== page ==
Depth (light vs deep intelligence)
Another distinction can be around ‘intelligence depth” between the products. At one end, there will products which do not require much intelligence, and LLMs are just going to play a role of incrementally enhancing the user experience. On the other end of spectrum, there will be AI native products which weren’t even possible without the latest advancements. Based on the aspect of intensity, I can think of three broad categories for LLMs driven products i.e. Chatbots (light), Co-pilots (medium deep) and Agents (highly deep).
1. LLM powered Embedded Chatbots
Many of the software systems are data management, and mainly replace the old age paper file systems. These data management softwares have removed huge frictions around data entry, storage, retrieval, search, edit and security. But there isn’t much intelligent analysis or decision making involved, hence there is no scope of introducing AI in their workflows. But there is one area, where LLM powered AI can play an effective role i.e. customer support. Users ping support when software proves incomprehensible or inadequate to get the job done. Also, interaction on support is in natural language. Since LLMs are accessible as an API, this would result in adoption of embedded support chatbots in many such applications. These chatbots will be fine-tuned on application specific data and past support interactions.
2. LLM powered Co-pilots
Best example out there is GitHub co-pilot, it suggests code, corrects errors in existing code and writes unit-tests. Many of top end coders have reported a productivity enhancement of around 40% while using it.
Similarly, in other domains, there will be many LLM-powered co-pilots that will help with task completions, data and decisions.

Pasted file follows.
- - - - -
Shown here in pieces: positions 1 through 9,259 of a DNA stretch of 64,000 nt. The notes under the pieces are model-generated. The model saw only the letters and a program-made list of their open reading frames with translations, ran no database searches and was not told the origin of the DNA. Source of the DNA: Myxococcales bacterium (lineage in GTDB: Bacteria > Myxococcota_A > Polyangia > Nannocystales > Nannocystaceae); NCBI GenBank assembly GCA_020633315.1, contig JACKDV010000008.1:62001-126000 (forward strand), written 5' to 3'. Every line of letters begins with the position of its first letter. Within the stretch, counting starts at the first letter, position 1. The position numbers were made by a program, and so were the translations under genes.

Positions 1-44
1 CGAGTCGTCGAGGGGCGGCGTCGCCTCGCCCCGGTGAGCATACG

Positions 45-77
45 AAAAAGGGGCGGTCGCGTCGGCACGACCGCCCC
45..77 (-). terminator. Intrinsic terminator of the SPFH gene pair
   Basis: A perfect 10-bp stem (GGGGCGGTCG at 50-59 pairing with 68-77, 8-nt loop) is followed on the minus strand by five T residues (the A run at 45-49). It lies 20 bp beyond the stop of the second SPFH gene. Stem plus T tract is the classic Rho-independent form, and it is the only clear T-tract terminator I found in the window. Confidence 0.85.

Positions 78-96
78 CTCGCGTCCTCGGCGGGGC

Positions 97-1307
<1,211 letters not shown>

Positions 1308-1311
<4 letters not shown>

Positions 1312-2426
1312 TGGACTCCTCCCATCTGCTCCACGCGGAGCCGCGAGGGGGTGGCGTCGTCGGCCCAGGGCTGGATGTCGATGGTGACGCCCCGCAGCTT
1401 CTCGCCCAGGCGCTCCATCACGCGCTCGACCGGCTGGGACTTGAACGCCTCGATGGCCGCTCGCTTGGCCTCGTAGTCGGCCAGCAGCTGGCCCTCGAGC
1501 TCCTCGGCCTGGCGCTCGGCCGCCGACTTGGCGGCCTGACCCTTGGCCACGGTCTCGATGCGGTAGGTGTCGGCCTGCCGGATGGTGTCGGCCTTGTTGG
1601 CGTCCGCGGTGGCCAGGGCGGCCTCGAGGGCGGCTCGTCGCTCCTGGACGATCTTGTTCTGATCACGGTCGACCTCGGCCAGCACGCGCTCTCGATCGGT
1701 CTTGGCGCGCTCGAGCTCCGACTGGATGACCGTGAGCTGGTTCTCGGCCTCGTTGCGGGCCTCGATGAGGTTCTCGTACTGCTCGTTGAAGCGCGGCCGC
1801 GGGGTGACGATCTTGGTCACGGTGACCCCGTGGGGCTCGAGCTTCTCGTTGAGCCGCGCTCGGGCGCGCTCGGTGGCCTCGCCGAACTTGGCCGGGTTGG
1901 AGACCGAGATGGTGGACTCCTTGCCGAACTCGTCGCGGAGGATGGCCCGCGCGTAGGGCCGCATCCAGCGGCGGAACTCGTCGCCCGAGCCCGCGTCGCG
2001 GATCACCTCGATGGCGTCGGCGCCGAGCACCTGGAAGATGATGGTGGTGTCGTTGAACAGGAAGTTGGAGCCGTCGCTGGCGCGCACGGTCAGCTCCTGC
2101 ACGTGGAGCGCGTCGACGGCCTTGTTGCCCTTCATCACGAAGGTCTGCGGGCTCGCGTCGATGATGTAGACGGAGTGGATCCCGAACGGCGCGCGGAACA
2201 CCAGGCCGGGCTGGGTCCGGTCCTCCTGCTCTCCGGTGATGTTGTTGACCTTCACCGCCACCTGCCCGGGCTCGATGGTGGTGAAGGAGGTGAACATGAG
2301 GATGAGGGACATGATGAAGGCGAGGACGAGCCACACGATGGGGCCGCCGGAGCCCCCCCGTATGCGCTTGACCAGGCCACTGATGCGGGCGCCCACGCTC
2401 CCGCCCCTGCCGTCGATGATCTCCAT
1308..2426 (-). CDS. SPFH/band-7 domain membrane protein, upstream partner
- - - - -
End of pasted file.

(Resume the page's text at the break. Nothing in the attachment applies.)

Since LLMs have characteristic of a developer platform, these co-pilots can execute tasks on third party apps via user prompts. So in near future, many tasks like creating an event in calendar, sending acknowledgement emails, creating goal lists, will be accomplished by these assistants. Interestingly, this also happens to be the original vision behind voice assistants like Siri/Alexa.
It is easy to imagine movie-making co-pilot that helps with script-writing, story-boarding, editing and hence boosting overall creativity and productivity. Similarly, there can be a co-pilot of doctors that can help with appointments, diagnosis, prescriptions, medical history and follow-ups.
3. LLM powered Agents
Some independent builders achieved an impressive feat, where they stitched together multiple chatGPT instances, give one GPT the role of task manager, and other GPTs the role of task executors. The manager GPT ensures that task executor GPTs complete their tasks as per the original prompt. Result is a GPT Agent, which can run for hours in background till it achieves its goals.
This looks like baby version of a powerful and scary vision. Whereas co-pilot is like a smart obedient assistant that empowers a human agent, AI agents just need high level goals. They would keep running in background and will be able to achieve much more complex feats compared to a assistant responding to commands. Often they will create their own tasks to accomplish stated goals and the underlying methodology will be a black box.
Its tough to visualise at this stage how these systems going to look like. An example that I can think of is a sales AI agent that is scrapping the web for best of potential leads, evaluating them and cold emailing them to build a pipeline. Or a personal finance agent that reports irregular expenditures, pays monthly bills, and keeps looking for new investment opportunities.
In summary, this piece focuses on different dimensions of products that are now possible with LLMs. At the same time, I feel categorisation is more of a crutch while dealing with new technologies, where possibilities are endless. Still, this analysis can be treated as an ignition point that structures the thought process, while facing the big question - what is possible with LLMs?